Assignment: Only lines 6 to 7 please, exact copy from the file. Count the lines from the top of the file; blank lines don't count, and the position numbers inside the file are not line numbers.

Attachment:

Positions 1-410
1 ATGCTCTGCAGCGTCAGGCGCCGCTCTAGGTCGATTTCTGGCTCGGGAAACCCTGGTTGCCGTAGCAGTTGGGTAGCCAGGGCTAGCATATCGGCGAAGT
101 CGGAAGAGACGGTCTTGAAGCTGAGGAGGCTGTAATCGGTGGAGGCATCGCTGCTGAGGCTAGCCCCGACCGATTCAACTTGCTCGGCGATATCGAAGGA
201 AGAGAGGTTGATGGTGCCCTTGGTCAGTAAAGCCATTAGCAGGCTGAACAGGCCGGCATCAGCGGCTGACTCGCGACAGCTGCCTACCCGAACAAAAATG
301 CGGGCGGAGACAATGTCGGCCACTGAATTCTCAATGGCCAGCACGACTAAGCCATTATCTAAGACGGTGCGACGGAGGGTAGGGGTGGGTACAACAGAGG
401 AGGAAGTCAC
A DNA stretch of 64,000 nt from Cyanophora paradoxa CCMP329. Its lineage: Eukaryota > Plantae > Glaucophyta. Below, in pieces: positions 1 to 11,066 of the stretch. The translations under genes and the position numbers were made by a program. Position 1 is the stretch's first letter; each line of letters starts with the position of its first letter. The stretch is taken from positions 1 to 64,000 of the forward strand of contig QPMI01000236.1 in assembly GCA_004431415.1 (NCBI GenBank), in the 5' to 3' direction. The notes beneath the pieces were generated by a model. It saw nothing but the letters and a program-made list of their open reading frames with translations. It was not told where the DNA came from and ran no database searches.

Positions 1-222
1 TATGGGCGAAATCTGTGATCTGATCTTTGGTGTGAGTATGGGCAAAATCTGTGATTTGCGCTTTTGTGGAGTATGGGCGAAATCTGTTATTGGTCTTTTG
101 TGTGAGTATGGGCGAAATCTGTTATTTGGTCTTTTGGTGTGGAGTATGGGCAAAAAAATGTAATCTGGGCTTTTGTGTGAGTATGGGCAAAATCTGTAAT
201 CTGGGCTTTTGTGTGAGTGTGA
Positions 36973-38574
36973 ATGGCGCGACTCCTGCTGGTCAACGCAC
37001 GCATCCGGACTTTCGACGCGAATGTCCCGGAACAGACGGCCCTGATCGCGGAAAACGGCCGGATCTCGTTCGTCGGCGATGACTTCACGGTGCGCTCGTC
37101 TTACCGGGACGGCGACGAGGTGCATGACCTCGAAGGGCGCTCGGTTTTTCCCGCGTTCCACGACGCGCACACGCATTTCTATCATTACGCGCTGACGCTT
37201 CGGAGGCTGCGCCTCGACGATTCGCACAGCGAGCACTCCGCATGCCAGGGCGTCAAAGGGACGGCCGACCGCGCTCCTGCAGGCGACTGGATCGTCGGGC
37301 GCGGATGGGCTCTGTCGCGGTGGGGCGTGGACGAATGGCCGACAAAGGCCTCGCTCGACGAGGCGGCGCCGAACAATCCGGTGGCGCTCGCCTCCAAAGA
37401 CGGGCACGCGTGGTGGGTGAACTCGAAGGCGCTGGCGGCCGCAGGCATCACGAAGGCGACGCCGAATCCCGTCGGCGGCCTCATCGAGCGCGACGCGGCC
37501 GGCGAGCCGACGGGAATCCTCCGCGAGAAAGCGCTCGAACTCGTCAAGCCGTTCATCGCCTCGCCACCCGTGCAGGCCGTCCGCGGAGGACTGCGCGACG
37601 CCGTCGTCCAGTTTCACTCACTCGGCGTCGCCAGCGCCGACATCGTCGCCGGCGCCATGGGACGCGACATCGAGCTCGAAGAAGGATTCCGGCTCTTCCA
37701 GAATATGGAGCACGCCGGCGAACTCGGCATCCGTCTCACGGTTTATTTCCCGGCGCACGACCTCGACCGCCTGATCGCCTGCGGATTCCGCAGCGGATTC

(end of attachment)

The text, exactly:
401 AGGAAGTCAC
A DNA stretch of 64,000 nt from Cyanophora paradoxa CCMP329. Its lineage: Eukaryota > Plantae > Glaucophyta. Below, in pieces: positions 1 to 11,066 of the stretch. The translations under genes and the position numbers were made by a program. Position 1 is the stretch's first letter; each line of letters starts with the position of its first letter. The stretch is taken from positions 1 to 64,000 of the forward strand of contig QPMI01000236.1 in assembly GCA_004431415.1 (NCBI GenBank), in the 5' to 3' direction. The notes beneath the pieces were generated by a model. It saw nothing but the letters and a program-made list of their open reading frames with translations. It was not told where the DNA came from and ran no database searches.